by Sophie Shackleton
Since 2010, BAM has produced DanceMotion USA,
a program funded by the US Department of State to promote diplomacy and
cultural exchange through dance. This year, we sent four
contemporary American dance companies to represent the United States on
artistic missions in four regions around the world. Using dance as a
language, they forged lifelong connections—both artistically and
personally—with the artists and audiences they met during their travels.
The dancers were our eyes and ears on tour, sharing videos,
photos, and blog posts as they traveled. We are
featuring highlights from each of the four companies’ journeys here on the
A lesson we've learned over the three years of DanceMotion USA: there is nothing quite like a hip-hop tour. Hip-hop has spread from its roots in New York’s boroughs to the farthest corners of the earth, and each country, culture, and group has adapted it to its own dance customs, political voices, and youth experiences. This April, we sent Philly’s own Illstyle & Peace Productions to a whole new hip-hop territory: Ukraine, Belarus, and Russia. A whirlwind of cheering fans and breakdance battles, it was not only an incredible experience for everyone involved, but also some of the most fun we’ve had on the internet.
We knew it was going to be an interesting tour back in January when one of the dancers, Liquidelphia, had the Assistant Secretary of State practically breakdancing with him in Washington during his briefing.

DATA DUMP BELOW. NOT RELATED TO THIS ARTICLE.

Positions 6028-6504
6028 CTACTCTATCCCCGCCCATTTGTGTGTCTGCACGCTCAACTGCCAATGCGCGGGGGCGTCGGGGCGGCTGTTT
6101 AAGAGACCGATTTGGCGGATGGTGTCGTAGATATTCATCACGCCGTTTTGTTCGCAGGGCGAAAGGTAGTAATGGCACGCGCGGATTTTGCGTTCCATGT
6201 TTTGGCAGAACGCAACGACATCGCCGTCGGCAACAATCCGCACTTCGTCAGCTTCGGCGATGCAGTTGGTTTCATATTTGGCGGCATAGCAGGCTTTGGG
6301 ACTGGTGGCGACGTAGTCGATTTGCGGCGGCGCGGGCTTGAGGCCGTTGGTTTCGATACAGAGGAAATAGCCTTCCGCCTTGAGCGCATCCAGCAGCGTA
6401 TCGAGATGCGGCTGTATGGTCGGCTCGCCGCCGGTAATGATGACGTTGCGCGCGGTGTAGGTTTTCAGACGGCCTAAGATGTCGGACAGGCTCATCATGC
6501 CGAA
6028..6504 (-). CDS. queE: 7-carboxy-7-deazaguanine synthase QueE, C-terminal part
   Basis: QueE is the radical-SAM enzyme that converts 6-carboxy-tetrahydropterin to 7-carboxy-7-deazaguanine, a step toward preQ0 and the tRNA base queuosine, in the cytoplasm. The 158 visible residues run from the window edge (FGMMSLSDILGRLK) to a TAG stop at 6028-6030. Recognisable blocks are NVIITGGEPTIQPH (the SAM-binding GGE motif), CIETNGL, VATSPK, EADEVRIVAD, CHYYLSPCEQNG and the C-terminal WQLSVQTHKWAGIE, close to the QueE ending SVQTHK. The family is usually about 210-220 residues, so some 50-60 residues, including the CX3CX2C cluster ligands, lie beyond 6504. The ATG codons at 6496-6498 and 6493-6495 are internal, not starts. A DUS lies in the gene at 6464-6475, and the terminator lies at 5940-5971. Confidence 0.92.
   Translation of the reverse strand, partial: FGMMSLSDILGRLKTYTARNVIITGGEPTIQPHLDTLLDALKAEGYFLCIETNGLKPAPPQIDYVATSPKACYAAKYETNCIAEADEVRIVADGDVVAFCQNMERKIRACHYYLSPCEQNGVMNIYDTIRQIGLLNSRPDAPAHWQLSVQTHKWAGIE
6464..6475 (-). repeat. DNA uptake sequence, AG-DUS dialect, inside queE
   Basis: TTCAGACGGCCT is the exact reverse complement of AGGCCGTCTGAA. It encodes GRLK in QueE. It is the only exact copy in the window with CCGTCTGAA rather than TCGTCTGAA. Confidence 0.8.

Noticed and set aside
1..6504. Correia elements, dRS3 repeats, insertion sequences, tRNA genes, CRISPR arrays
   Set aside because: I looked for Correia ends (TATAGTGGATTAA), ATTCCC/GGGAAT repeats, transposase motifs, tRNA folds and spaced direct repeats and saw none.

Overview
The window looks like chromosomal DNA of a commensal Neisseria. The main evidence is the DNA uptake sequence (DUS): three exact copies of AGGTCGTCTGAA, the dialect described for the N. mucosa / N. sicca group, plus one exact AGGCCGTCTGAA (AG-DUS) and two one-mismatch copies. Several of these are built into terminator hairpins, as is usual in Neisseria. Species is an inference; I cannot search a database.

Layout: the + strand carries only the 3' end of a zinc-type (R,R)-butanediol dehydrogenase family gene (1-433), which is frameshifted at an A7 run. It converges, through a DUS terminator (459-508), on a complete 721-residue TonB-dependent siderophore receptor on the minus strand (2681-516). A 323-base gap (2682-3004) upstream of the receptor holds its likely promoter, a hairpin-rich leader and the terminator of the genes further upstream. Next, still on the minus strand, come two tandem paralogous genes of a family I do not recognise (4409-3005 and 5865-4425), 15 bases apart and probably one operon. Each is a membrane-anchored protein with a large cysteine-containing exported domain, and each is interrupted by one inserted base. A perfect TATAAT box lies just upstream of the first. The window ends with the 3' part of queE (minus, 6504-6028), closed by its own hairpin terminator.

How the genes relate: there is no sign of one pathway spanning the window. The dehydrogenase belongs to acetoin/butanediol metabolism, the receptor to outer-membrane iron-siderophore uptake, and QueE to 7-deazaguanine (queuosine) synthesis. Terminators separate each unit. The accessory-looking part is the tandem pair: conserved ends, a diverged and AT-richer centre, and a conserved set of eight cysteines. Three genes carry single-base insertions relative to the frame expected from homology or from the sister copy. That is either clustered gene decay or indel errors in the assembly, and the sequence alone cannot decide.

On their first day in Ukraine, the company hit the streets of Donetsk to promote their show and got picked up by a local television station. Their message of “peace, love, and respect for everyone” spread through orphanages, huge sold-out workshops in airplane hangars, and standing-room-only performance halls. They got the US Ambassador to show his moves onstage in Donetsk. Liquidelphia taught teens how to pop in Ukraine’s capital, Kyiv. J-Spin did the top rock with little kids. In Kyiv, Peace was a guest judge for Hip-Hop Ukraine’s national competition—we had never seen so many crews in so many amazing outfits.
For many dancers in the company, it was their first time out of the United States, and they made sure no one back home—from friends, to fans, to family—missed a moment. Following them on Instagram was an experience unto itself. We saw them eat eggs, buy new hats, and travel the misty miles of the countryside. We saw them warm up, make new friends, have hair problems, do back flips—and we saw them inspire.
Belarus brought one of the funniest TV spots from 2013. Then a chariot tour around Minsk. Backflips in American flag shorts. Screaming fans. But above all, some incredible connections through dance: Peace led a class for kids with Down Syndrome. Girls learned how to beat box. And then one of the most moving moments: the company’s hip-hop workshop for wheelchair-bound students. We watched as Illstyle left Belarus, transformed by the country.
And then there was Russia, the behemoth land mass. First stop was Moscow, where the crew met the owner of the Brooklyn Nets (did you know he was Russian? Or that his foundation sponsored part of their tour?) Liquidelphia took us on a tour of the city streets. Deeper in Siberia, they showed us their cabins and climbed a snowy mountain with BAM President Karen Brooks Hopkins. Alex, their lighting designer, took beautiful photos of sunsets, landscapes, and lighting dimmers. After each workshop, more and more young people continued to pour out their love for the company over social media. Everyone wanted their photo taken with the company. Everywhere, people wanted to be not only a part of hip-hop, but a part of the global community that Illstyle was building.
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